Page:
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Hawaii's Most Endangered Historic Sites


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Chalking petroglyphs, as shown in this historical photo, is one of the practices that have damaged these ancient carvings.

Photo: Courtesy of Kepa Maly

Luahiwa Petroglyphs (Kealiakapu ahupuaa, Lanai)

What is it?

Located on a difficult-to-find, 3-acre section of land in central Lanai, Luahiwa is one of Hawaii’s most significant kii pohaku, or petroglyph, complexes, with close to 1,000 ancient stone carvings etched into the sides of boulders scattered across the slope. According to Kepa Maly, the executive director of the Lanai Culture and Heritage Center, 95 percent of the drawings are of pre-Western-contact forms, including canoes, human shapes, animals, dogs, turtles and processions of men. “The other interesting thing about the complex,” says Maly, “is that you can see that it has been used generationally. When one set of images were beginning to fade out due to centuries of exposure to weather, new images were put above them. You can still see the juxtaposing of image over image.”

What threatens it?

There are several environmental factors: A fire in October 2007 burned through the region, cracking the rocks; soil erosion resulting from the removal of vegetation has undermined the stones. Then there’s the human factor. In recent years, one of the ancient dog images was redrawn as a deer with antlers. People have also crudely carved their names into the boulders, while others have used acrylic, chalk or wax to make the carvings more visible for viewing and recording.

What can be done?

Maly would like to establish an area for a boardwalk that leads to a viewing platform outfitted with interpretive signage. This setup would ensure that visitors could still get a glimpse of the ancient stone carvings, and diminish the potential for additional damage. Maly would also like to secure funding for habitat stabilization, including the eradication of non-native guava, California grass and lantana and the slow transition to native clump grasses.

Unfortunately, there are currently no plans to do any of the above. Maly has met with members of the Lanai Archaeological Committee to formulate a plan for stabilization and stewardship, but nothing has been finalized. Should they settle on a solution, their plans need to first be approved by Castle & Cook, which owns the property. And with a tough economy and fewer grant dollars, funding is an issue.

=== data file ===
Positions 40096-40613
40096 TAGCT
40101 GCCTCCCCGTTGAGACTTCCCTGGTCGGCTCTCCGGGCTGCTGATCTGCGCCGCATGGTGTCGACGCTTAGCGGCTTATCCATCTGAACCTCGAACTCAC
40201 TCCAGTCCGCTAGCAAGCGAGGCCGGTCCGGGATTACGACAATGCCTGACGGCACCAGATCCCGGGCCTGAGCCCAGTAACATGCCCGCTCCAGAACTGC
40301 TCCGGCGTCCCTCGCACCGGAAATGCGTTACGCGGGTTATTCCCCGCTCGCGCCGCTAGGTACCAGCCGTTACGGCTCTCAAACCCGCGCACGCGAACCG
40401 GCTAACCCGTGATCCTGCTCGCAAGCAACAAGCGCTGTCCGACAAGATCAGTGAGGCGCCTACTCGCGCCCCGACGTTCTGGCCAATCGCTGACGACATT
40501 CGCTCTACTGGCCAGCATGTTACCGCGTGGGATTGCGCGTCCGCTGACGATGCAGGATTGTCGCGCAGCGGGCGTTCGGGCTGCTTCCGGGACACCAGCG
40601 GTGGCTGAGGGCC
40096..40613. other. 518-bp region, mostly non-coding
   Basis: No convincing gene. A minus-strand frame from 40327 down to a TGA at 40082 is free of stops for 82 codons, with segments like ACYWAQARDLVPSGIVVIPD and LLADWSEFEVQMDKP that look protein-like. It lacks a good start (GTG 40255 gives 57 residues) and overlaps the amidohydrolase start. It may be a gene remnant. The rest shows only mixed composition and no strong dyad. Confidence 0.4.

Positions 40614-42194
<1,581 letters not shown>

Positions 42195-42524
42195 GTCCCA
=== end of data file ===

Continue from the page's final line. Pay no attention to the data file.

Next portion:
Chapel at Kapiolani Community College (Honolulu, Oahu)

Photo: Rae Huo

What is it?

The white chapel located on the Diamond Head side of the Kapiolani Community College (KCC) campus has always stood out from KCC’s low-lying, 1980s architecture. Built in 1925, the chapel hosted church services for the Fort Ruger military community, Oahu’s earliest U.S. Army coastal defense fortification, established in 1909. “People feel that [the chapel] is an important structure,” says Carol Hoshiko, KCC’s dean for Culinary, Hospitality and College Advancement. “It’s different from the rest of the buildings. It’s an older building, and reminiscent of times before.”

Since KCC took up residence at the base of Diamond Head Crater some 35 years ago, the chapel has served strictly as an educational facility, housing continuing-education classes, such as taiko classes taught by Kenny Endo’s Taiko Center of the Pacific, community service functions and large gatherings. “There is not an overabundance of large areas to meet in [at KCC],” says Hoshiko, “and the chapel offers that.”

What threatens it?

According to Hoshiko, the chapel is structurally sound, but is in need of a little TLC. “It is currently on our repair-and-maintenance list,” she says. “There are 34 projects on this campus for repair and maintenance that we’re hoping will be done at some point. The chapel is No. 9 on that list.”

KCC has invested money in the chapel’s upkeep, most notably in the early to mid-1990s, when KCC conducted $125,000 worth of interior work and $150,000 for paint stripping, repainting and re-roofing. The improvements have made a huge difference in the chapel’s usability, says Kenny Endo, who has been practicing taiko there since 1990. “In the early years, half of the roof leaked so badly that the chapel would fill with two inches of water,” says Endo. “The floor was so messed up we had to wear shoes or protective footwear. One of the first things [KCC] did was fix the roof, and that helped. Then, later, they fixed the floor. [The chapel’s] really a lot more usable now.”

The chapel currently needs approximately $571,000 worth of refurbishment work, including a new paint job, and some roof and interior repairs.

What can be done?

Hoshiko was unable to provide a time frame for when the chapel would be refurbished. “I believe the community members, the Historic Hawaii Foundation and KCC can work together to garner support and resources for the chapel to be repaired and maintained in good condition,” Hoshiko says. She’s also interested in forming a Friends of the Chapel group that would bring together representatives from the community’s public and private sectors to help raise funds and develop a collaborative plan for the chapel’s future. Anyone interested can call 734-9567.


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Honolulu Magazine April 2018
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